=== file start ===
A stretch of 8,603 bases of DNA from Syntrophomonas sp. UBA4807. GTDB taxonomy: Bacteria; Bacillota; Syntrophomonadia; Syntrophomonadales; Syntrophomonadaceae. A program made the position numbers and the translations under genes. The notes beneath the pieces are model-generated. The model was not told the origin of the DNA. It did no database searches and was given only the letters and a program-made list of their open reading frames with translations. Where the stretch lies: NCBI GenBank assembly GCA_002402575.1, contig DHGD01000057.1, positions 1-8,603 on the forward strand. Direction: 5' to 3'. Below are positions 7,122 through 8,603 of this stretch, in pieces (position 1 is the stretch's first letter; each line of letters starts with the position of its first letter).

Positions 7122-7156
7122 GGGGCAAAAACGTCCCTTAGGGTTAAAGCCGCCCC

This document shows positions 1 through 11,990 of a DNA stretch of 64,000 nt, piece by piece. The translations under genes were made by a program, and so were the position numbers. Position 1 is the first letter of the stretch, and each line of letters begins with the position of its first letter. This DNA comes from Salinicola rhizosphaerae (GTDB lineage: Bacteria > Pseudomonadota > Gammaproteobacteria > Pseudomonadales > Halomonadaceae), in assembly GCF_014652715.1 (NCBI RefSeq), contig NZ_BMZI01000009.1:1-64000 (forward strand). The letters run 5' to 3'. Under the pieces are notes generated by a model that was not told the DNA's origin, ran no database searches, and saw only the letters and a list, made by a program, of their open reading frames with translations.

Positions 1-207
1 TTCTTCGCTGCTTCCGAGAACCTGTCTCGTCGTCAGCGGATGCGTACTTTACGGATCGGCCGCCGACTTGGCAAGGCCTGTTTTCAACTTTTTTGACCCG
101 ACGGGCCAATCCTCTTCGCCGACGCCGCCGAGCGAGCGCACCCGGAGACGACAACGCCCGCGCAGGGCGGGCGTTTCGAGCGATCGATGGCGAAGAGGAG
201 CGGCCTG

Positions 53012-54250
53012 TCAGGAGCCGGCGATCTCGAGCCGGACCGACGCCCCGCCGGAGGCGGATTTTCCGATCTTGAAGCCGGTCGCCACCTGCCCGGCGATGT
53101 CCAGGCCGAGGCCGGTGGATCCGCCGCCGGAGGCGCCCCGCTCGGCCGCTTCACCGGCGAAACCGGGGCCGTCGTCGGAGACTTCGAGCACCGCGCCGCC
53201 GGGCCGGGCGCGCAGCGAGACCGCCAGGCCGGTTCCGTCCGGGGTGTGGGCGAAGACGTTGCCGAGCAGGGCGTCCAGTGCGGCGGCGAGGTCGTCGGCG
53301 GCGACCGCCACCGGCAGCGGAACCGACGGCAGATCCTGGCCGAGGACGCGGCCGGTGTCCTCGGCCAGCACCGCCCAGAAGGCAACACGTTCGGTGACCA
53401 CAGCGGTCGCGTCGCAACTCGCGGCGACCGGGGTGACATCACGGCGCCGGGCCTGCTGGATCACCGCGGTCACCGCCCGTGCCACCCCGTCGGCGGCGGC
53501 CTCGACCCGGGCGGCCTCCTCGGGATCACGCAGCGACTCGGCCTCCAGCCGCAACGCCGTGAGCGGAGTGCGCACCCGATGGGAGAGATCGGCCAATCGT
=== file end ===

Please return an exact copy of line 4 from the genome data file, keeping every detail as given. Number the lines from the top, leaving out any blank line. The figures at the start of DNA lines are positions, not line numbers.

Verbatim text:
This document shows positions 1 through 11,990 of a DNA stretch of 64,000 nt, piece by piece. The translations under genes were made by a program, and so were the position numbers. Position 1 is the first letter of the stretch, and each line of letters begins with the position of its first letter. This DNA comes from Salinicola rhizosphaerae (GTDB lineage: Bacteria > Pseudomonadota > Gammaproteobacteria > Pseudomonadales > Halomonadaceae), in assembly GCF_014652715.1 (NCBI RefSeq), contig NZ_BMZI01000009.1:1-64000 (forward strand). The letters run 5' to 3'. Under the pieces are notes generated by a model that was not told the DNA's origin, ran no database searches, and saw only the letters and a list, made by a program, of their open reading frames with translations.